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(CNN) -- The 15th Asian Games is taking place in Doha, the capital city of the small Arabian state of Qatar. The cream of the continent's athletes are in the oil-rich nation for the two-week extravaganza. The Briefing Room brings you some facts and figures about an event dubbed the "Asian Olympics."
What's it all about?
Qatar has spent billions of dollars bringing the Asian Games to the Arab world for the first time. It hopes part of the return on its investment is an improved perception from the West. Like the Olympic Games and the football World Cup finals, the Asian Games are held every four years (apart from the three-year gap between the inaugural competition in New Delhi in 1951 and the 1954 Manila Games.) A total of 45 countries are competing in 46 different disciplines, ranging from universal sports like athletics, cycling, football and swimming to more region-orientated activities like kabaddi, sepak takraw and wushu.
What are Kabaddi, Sepak Takraw and Wushu?
Kabaddi is played with two teams of 12 players -- seven on court and five in reserve -- alternating between defense and offense. The object is to reach the highest score by touching or capturing the opposing team's players, while continuously chanting "kabaddi-kabaddi". Points are scored by raiding into the opponents' court and touching as many defense players as possible without getting caught. Players on the defensive side are called "antis", while those on the offense are "raiders". The raider enters the opponent's court chanting the word "kabaddi" while holding his breath and has to continue to do so until he returns to his home court. Antis touched by a raider during the attack are declared "out" if they do not succeed in catching the raider before he returns to his home court. India have won all four Asian Games titles, with Bangladesh and Pakistan the other dominant nations.
Which nations are competing in Doha?
Major Asian nations like China, Korea and Japan have the largest squad of athletes -- in fact Japan is the only country with a representative in every single sport. Four years ago in Busan, South Korea, these three nations collected a whopping 758 medals between them with China miles clear in the final table with 150 golds alone. The smallest contingent this year comes from the tiny sultanate of Brunei, which has just seven competitors attending; four in karate and three in ten-pin bowling
Look out for Hercules.
Hossein Rezazadeh is perhaps the most recognizable competitor in the whole of the Games. Known as "Hercules" in his native Iran, where he has achieved iconic status, the 28-year man mountain is a double Olympic champion and multiple world record holder in weightlifting's super heavyweight division, making him undoubtedly the strongest sportsman in the world. Standing at 6 feet 1 inch and weighing-in at a colossal 24 stone, he is such a celebrity in Iran that his wedding in 2003 was broadcast live on state television. Prior to his gold medal at the 2004 Olympics, the Turkish Weightlifting Federation offered him $20,000 a month, a luxury villa and a $10 million reward, if he switched flags to win gold for Turkey in Athens. He responded to the offer with the following statement: "I am an Iranian and I love my country and people." He has already won the snatch title at the Games.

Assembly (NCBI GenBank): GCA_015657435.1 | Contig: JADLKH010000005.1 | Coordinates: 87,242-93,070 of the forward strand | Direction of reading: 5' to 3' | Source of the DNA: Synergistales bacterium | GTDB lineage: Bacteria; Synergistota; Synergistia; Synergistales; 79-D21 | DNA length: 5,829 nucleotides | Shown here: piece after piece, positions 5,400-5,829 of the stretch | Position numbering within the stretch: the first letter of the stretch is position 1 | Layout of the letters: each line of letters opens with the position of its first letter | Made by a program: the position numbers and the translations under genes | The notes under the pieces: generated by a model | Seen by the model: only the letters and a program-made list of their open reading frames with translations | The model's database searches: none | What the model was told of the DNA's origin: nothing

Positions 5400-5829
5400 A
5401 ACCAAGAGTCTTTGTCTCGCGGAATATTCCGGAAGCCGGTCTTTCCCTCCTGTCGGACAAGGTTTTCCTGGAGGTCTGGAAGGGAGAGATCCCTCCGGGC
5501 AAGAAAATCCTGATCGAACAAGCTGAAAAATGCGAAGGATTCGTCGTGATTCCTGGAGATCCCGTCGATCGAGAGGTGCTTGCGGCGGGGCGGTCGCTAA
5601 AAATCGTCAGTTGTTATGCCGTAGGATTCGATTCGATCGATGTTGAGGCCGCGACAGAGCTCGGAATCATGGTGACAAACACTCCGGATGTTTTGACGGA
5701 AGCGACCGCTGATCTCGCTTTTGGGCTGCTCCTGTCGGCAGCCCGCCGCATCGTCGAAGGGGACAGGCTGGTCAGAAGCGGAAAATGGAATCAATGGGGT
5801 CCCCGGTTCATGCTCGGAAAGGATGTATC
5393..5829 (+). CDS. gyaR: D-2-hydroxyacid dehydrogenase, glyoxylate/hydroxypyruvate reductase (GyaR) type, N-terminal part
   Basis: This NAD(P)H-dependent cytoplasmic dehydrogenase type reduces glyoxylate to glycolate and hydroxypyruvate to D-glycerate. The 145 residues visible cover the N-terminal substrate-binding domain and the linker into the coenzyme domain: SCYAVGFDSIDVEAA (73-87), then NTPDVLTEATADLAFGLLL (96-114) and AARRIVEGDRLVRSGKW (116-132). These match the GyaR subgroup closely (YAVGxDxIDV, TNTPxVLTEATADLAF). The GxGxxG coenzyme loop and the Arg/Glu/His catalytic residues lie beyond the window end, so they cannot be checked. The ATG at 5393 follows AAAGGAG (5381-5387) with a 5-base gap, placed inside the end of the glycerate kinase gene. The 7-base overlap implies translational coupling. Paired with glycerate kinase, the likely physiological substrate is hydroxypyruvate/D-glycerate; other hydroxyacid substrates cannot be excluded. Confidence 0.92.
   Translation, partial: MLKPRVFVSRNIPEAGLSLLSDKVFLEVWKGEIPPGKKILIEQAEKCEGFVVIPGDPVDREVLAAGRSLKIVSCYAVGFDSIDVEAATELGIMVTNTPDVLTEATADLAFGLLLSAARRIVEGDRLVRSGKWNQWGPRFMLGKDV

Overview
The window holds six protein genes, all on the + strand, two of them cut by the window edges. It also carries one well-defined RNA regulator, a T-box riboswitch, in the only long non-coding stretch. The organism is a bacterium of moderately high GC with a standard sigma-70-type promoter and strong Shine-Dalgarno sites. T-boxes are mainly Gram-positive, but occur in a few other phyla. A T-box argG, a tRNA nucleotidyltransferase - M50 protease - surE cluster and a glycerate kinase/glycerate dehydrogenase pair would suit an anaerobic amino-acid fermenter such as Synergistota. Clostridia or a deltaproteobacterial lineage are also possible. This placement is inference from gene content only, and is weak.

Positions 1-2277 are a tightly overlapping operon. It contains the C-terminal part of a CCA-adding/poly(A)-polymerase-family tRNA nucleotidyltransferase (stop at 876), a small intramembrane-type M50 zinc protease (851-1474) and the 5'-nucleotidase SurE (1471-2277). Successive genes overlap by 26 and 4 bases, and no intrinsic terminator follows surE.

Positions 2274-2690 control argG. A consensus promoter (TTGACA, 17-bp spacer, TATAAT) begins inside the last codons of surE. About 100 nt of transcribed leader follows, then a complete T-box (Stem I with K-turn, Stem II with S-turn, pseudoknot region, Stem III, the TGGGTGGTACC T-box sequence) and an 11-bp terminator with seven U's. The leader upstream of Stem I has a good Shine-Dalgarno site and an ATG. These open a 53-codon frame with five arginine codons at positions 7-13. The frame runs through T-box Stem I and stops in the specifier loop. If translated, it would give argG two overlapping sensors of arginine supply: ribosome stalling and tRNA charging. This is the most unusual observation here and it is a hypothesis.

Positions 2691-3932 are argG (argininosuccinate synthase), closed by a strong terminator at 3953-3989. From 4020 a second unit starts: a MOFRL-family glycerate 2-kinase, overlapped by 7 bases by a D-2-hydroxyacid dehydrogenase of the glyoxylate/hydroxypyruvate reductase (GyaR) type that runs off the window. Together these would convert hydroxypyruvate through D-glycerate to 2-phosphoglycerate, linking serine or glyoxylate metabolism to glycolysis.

What will it be remembered for?
The bad: One of host country's biggest medal hopes, long-distance runner Saif Saeed Shaheen, withdrew just before the games started because of an Achilles tendon injury. Shaheen was born in Kenya but has won two world championship titles for Qatar. The 24-year-old is world record holder in the 3,000-meter steeplechase.
Sadly, tragedy marred the Games on Thursday as a South Korea competitor was killed during the three-day event equestrian competition. Kim Hyung-chil died after taking a crashing fall during the individual cross country section. The 47-year-old, a silver medal winner in the three-day team event at the 2002 Asian Games, didn't regain consciousness after the fall and died shortly afterwards. (Full story)
The good: On a more positive note, a massive 55 years separates the youngest and oldest competitors. Iraq's Amer Ali, who turned 10 in August, is competing in the swimming competitions. He was slowest in the heats of the 200-meter backstroke, but told poolside reporters that one day he hopes to win gold for his nation. At the other end of the age scale Alan Puan Teik Chong, 65, of Singapore will take part in cue sports, where he is entered for the billiards and is aiming for a medal.
The Vietnamese women's team were ecstatic to beat Sepak Takraw powerhouse Thailand on Wednesday in the women's team final match to scoop the country's first gold medal. The final took a thrilling four hours.
China looks in good shape ahead of the Beijing 2008 Summer Olympic Games. It leads the medal table in Doha, picking up 145 medals to date. Japan follows in second place with 85 medals, and Korea has 83. Chinese weightlifter Chen Yanqing set five world records in winning the women's 58kg class during the Asian Games. Swimmer Pang Jiaying has picked up four gold medals and two silvers for China.
Hossein Reza Zadeh, known as "Hercules" in his native Iran.
THE BRIEFING ROOM